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Protests against gasoline price hikes in Lebanon

Anne-Sophie Goninet, Jane Herbelin and Bertrand Hauger

👋 Wai!*

Welcome to Thursday, where leaked documents show how some countries are lobbying to change a key report on climate change, Moscow announces new full lockdown and the world's first robot artist is arrested over spying allegations. Meanwhile, German daily Die Welt looks at the rapprochement between two leaders currently at odds with Europe: UK's BoJo and Turkey's Erdogan.

[*Bodo - India, Nepal and Bengal]


• Documents reveal countries lobbying against climate action: Leaked documents have revealed that some of the world's biggest fossil fuel and meat producing countries, including Australia, Japan and Saudi Arabia, are trying to water down a UN scientific report on climate change and pushing back on its recommendations for action, less than one month before the COP26 climate summit.

• COVID update: The city of Moscow plans to reintroduce lockdown measures next week, closing nearly all shops, bars and restaurants, after Russian President Vladimir Putin announced a nationwide seven-day workplace shutdown from Oct. 30 to combat the country's record surge in coronavirus cases and deaths. Meanwhile, India has crossed the 1 billion vaccinations milestone.

• India and Nepal floods death toll passes 180: Devastating floods in Nepal and the two Indian states of Uttarakhand and Kerala have killed at least 180 people, following record-breaking rainfall.

• Barbados elects first ever president: Governor general Dame Sandra Mason has been elected as Barbados' first president as the Caribbean island prepares to become a republic after voting to remove Queen Elizabeth II as head of state.

• Trump to launch social media platform: After being banned from several social media platforms including Facebook and Twitter, former U.S. President Donald Trump announced he would launch his own app called TRUTH Social in a bid "to fight back against Big Tech." The app is scheduled for release early next year.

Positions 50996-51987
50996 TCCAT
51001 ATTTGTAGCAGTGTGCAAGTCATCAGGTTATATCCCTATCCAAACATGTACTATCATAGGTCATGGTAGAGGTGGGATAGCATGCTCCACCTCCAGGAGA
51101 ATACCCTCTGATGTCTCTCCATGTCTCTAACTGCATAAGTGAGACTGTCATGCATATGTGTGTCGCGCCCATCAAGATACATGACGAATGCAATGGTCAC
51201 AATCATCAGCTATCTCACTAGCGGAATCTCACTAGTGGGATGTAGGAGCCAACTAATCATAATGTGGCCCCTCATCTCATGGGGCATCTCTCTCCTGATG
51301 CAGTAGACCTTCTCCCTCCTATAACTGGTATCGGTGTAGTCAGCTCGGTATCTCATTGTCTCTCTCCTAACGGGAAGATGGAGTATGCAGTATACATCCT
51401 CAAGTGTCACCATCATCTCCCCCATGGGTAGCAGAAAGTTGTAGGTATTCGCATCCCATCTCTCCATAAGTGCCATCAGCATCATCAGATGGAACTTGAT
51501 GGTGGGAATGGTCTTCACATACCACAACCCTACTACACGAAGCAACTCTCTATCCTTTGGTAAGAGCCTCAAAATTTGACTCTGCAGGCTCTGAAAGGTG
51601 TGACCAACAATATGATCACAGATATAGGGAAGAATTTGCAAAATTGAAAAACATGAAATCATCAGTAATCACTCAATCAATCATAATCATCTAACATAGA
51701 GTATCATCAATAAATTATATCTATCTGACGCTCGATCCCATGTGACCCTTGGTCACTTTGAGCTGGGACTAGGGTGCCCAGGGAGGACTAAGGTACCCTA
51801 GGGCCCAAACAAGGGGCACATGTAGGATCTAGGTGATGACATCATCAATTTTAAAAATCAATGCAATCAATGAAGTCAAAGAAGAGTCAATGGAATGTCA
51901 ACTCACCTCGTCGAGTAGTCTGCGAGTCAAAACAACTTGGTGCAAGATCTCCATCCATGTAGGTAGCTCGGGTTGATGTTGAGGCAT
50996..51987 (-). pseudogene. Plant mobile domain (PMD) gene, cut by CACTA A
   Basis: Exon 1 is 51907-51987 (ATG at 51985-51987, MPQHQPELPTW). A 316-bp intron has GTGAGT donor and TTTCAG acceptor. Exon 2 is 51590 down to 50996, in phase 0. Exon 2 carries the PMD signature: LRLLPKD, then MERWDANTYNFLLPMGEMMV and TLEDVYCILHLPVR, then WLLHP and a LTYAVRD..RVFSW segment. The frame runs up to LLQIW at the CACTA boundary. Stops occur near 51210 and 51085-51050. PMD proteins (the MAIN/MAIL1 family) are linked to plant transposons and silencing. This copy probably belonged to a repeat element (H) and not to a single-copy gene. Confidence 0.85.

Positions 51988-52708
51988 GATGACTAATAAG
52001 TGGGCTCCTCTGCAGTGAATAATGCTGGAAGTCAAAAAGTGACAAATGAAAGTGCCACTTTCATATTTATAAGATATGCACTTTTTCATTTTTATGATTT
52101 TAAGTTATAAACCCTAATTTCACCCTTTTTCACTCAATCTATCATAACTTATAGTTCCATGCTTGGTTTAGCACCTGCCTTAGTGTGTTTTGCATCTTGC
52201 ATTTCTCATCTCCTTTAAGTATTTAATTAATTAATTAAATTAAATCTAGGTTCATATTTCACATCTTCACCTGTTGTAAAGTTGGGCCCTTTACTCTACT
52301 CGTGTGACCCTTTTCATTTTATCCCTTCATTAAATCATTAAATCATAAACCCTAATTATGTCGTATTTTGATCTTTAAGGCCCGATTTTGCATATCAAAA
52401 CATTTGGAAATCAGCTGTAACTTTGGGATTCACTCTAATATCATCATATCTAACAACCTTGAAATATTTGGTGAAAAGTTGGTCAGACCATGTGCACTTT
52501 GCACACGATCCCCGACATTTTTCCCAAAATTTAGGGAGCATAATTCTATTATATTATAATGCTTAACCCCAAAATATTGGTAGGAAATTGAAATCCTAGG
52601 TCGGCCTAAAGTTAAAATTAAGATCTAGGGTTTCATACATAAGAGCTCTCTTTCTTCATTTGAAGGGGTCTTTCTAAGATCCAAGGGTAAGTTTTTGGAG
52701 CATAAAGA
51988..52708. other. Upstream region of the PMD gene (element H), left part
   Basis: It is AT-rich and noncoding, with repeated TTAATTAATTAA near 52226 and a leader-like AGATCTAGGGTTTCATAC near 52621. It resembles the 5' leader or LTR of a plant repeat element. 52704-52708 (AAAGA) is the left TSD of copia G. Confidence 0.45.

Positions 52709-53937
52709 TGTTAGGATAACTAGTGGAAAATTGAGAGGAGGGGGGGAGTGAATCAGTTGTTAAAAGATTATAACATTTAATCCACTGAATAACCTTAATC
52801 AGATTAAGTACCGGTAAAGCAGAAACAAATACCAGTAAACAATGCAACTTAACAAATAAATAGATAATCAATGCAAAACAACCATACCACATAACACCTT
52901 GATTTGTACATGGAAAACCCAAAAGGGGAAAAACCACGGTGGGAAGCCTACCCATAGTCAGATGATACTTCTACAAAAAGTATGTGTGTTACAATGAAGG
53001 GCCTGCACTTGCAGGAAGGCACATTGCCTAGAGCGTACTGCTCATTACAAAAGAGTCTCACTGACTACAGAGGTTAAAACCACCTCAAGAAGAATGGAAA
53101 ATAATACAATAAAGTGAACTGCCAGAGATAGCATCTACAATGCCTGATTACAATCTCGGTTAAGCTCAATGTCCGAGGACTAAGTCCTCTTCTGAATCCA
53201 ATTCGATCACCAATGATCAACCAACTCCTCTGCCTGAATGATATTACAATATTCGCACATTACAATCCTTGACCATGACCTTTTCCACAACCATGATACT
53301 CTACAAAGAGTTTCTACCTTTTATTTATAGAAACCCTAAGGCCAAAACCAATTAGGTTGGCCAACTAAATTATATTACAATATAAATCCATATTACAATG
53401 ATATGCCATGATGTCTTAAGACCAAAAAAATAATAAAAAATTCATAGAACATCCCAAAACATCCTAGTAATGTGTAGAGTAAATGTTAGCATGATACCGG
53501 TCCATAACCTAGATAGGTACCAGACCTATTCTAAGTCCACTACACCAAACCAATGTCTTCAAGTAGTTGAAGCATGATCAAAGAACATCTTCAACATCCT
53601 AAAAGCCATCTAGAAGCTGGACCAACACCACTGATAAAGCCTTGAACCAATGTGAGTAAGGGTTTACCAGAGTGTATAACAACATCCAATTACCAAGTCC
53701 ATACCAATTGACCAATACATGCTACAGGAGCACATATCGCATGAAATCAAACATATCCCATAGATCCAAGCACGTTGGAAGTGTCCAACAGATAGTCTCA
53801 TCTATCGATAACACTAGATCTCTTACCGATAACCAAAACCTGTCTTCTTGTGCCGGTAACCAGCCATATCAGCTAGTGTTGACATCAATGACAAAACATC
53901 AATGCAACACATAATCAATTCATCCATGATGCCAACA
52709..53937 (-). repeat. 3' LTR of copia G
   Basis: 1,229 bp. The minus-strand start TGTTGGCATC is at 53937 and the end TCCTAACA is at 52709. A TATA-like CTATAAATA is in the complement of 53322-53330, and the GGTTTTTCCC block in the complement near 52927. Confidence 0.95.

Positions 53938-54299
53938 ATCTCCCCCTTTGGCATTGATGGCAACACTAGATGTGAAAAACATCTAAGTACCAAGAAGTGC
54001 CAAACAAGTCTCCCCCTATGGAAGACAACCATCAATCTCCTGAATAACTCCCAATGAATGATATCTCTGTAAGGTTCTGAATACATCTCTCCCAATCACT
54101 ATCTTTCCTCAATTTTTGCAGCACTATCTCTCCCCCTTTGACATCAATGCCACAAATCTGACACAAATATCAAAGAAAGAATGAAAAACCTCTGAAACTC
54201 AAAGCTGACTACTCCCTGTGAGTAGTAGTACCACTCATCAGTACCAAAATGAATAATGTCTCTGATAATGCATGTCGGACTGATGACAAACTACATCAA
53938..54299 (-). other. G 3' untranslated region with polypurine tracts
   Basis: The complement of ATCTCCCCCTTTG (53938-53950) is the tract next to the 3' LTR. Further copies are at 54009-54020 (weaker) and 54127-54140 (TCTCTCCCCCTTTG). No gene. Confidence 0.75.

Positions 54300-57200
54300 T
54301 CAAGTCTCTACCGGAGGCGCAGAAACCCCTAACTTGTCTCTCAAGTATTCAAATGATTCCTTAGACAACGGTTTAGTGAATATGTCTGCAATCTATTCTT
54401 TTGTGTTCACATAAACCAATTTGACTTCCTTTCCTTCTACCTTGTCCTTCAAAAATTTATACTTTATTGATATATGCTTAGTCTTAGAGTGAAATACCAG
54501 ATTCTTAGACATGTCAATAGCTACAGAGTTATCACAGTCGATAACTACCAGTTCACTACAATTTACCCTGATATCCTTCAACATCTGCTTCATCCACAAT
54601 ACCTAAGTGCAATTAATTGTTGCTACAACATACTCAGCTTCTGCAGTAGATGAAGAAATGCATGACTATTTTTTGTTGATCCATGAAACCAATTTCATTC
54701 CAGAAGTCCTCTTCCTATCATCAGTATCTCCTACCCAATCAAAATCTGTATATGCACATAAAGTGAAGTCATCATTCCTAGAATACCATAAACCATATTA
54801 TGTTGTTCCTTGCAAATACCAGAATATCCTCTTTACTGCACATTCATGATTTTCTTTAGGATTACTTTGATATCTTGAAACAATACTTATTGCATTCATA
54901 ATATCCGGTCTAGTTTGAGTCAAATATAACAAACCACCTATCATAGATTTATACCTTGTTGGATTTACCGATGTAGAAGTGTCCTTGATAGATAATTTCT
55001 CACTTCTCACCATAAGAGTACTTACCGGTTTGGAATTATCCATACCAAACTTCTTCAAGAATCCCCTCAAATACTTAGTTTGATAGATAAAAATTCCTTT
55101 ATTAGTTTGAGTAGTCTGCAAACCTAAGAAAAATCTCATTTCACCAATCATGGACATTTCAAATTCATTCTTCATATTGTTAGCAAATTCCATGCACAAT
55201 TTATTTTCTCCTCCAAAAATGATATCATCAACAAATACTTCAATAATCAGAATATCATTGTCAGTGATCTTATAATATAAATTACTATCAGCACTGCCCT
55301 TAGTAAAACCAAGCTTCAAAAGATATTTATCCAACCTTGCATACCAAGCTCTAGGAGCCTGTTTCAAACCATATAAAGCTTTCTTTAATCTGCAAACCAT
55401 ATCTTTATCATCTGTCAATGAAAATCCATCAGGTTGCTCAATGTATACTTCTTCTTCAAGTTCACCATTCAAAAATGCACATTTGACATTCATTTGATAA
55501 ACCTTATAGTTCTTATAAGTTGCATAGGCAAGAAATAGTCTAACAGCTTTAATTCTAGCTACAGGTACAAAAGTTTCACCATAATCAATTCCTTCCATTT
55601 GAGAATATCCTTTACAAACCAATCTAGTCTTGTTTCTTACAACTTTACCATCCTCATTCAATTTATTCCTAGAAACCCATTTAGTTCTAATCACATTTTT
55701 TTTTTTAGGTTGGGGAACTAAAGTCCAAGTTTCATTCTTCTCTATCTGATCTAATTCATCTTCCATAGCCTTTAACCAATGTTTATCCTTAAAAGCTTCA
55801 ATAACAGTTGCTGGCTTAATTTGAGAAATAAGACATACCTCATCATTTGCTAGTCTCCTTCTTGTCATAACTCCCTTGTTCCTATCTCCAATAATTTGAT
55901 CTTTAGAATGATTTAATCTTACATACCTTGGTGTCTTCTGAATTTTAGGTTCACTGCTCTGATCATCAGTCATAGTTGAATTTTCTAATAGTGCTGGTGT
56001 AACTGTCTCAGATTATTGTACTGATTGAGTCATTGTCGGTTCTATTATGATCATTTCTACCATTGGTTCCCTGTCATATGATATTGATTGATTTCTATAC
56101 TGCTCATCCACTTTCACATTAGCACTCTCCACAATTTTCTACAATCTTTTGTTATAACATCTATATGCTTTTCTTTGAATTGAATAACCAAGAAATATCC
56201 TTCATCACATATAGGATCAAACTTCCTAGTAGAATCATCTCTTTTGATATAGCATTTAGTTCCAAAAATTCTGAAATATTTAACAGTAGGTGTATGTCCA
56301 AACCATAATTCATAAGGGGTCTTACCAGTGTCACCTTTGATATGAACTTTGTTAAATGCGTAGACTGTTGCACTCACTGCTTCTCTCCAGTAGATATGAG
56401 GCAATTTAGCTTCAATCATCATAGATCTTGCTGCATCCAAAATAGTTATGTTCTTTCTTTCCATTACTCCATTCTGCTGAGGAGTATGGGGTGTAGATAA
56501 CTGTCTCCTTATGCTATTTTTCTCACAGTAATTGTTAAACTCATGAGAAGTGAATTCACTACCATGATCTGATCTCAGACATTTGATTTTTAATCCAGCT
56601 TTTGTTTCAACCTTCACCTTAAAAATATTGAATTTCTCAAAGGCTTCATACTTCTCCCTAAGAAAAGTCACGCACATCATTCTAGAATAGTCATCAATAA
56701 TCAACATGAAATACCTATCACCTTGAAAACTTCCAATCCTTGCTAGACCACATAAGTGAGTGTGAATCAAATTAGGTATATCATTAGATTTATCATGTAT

• Human remains found in hunt for Gabby Petito's fiance: Suspected human remains and items belonging to Brian Laundrie were found in a Florida park, more than one month after his disappearance. Laundrie was a person of interest in the murder of his fiancee Gabby Petito, who was found dead by strangulation last month.

• Artist robot detained in Egypt over spying fear: Ai-Da, the world's ultra-realistic robot artist, was detained for 10 days by authorities in Egypt where it was due to present its latest art works, over fears the robot was part of an espionage plot. Ai-Da was eventually cleared through customs, hours before the exhibition was due to start.


"Nine crimes and a tragedy," titles Brazilian daily Extra, after a report from Brazil's Senate concluded that President Jair Bolsonaro and his government had failed to act quickly to stop the deadly coronavirus pandemic, accusing them of crimes against humanity.


Erdogan and Boris Johnson: A new global power duo?